Now I work from home where I operate a commercial kitchen. In less than 6 months I participated in my first show in Wellington called Busy Hands. I knew Bay from Honey Pie and Herbals and Vicki from Vicki’s Veggies, because I had bought their products before and saw them around. But winter is a tough time to start anything in The County. That winter only Penny’s Pantry carried my products and she still does. Now Sarah Harrison from Cressy Mustard, Karlo Estate Winnery, the Local Store and the County Yum also carry my products. I am also at Kingston’s farmer’s market almost every Saturday and in a store in Ottawa called Pot & Pantry.


I am planning to grow my business responsibly and slowly. If you trying to make a living of your business at certain point you will need to sell a high enough volume to generate a comfortable income that will pay your bills. At this point we are not planning to be very big. I am having success in dealing with small business and working with them around solutions that are good for both sides, as opposed to what happens with big chains. My short term plan right now is to find a way to sell 600 jars a week year round. Once this number is reached it will put my business into a different level of planning as the need for space and storage will be needed. I constantly remind myself that I am more than a businesswoman in the end of the day. I love volunteering with the Women’s Institute, with the school as well but my most important job is to be a loving mother. I am enjoying this moment in my life and I don’t want to sacrifice the time I have with my daughter for anything. It has to be a balance and I am still trying to adjust that.


I did not look for funding for start-up or for my new machines. We sold our house in Toronto and we knew what we needed to have left to put into my business. We knew exactly how much we could spend on a house, so that’s how we looked. I have to admit that the website buildanewlife helped me in the process of actually building my new life here. All the stories in the website motivated me to always move forward. More importantly, it became a useful research tool for me to know the business people and identify the nature of all business out there that could give me specific piece of advice when I most needed. The website added a wonderful personal touch to the relations I was about to encounter later on. I was excited to meet the creative minds behind the products, it was truly inspiring!


Nobody in The County has ever turned me away and there was always a helpful answer for me, both, on a personal level and the business. I am very grateful to the business owners who took their time to answer my emails and talk to me face to face. They genuinely wanted to help me. On a personal level I have been blessed with the same experience. In Toronto I never experienced a sense of community like I am experiencing here.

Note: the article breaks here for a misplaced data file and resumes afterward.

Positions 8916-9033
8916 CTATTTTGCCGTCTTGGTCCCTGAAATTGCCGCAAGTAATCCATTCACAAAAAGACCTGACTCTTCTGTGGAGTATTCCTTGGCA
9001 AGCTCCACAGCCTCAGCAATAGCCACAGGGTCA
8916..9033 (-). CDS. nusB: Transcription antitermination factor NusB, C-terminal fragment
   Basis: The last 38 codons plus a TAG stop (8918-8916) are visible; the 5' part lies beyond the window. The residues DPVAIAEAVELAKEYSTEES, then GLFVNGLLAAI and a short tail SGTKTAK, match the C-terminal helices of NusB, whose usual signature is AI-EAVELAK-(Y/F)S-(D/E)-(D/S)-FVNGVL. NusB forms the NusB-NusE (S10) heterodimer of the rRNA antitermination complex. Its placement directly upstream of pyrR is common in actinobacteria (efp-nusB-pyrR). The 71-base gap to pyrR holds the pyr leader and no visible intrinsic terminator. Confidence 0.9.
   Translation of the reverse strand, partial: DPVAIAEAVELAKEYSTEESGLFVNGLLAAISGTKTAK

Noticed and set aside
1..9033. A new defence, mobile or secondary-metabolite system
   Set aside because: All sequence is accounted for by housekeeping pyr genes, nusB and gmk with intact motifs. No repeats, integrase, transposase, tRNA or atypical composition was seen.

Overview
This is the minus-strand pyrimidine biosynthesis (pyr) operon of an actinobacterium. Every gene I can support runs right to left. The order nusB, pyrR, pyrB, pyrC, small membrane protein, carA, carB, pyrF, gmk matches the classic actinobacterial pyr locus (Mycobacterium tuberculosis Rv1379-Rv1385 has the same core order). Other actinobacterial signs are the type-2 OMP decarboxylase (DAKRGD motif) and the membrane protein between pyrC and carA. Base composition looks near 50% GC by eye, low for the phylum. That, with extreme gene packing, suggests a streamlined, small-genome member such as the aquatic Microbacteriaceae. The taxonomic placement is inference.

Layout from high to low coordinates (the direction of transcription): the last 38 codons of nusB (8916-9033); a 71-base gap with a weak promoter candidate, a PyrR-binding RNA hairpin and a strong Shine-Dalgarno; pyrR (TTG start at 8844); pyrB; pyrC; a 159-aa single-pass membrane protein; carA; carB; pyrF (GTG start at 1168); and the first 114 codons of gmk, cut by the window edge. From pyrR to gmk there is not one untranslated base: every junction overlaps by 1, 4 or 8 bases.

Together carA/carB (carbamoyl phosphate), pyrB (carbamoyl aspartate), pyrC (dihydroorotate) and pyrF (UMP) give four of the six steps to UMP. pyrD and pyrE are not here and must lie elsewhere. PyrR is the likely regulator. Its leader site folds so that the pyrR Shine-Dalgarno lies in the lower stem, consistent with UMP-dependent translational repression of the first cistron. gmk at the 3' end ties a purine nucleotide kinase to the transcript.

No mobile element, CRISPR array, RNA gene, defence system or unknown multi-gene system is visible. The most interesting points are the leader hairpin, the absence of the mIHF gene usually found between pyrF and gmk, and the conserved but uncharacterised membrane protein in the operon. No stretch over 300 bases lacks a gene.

I volunteer with the Women’s Institute in Demorestville and those women are so great! They know so much. I get fun, encouragement, help and friendship from them and this is so awesome. I feel this is the way life is supposed to be and I connect with this.


I was born in Brazil, my husband is Canadian. In Brazil I was a bank manager with a Bachelor’s degree in Psychology. I was successful, but I was lost in life, didn’t know what to do. Something had to change. I had a friend in Toronto who had just had a baby and she was in need for help, so, I made up my mind to come here. I told my boss to just lay me off! I got my paperwork done in 3 months and enrolled myself in a ESL school to help me with my accent. Later on, I took French courses and the Masters degree in Counselling Psychology. And now I am making food! My life has been all over the place. My father and my brothers just look at me and say “What are you doing?!” And I say “I am living.”
When life throws you curves, you have to do your best until you can and get back on track. When I got my masters I worked in a clinic in Toronto and it was good, but my daughter got severely sick. I had to quit to be able to care for my baby. That is how I got into the food business and now here I am. It’s funny because my grandmothers sold food from their homes, and one of them had a hair salon as well. They were entrepreneurs themselves and they supported the family. I remember being as young as 9 years old and helping my grandma baking and serving clients. My grandmas were incredible strong women, so is my mom, and all the courage and resilience I have in life I definitely owe to them.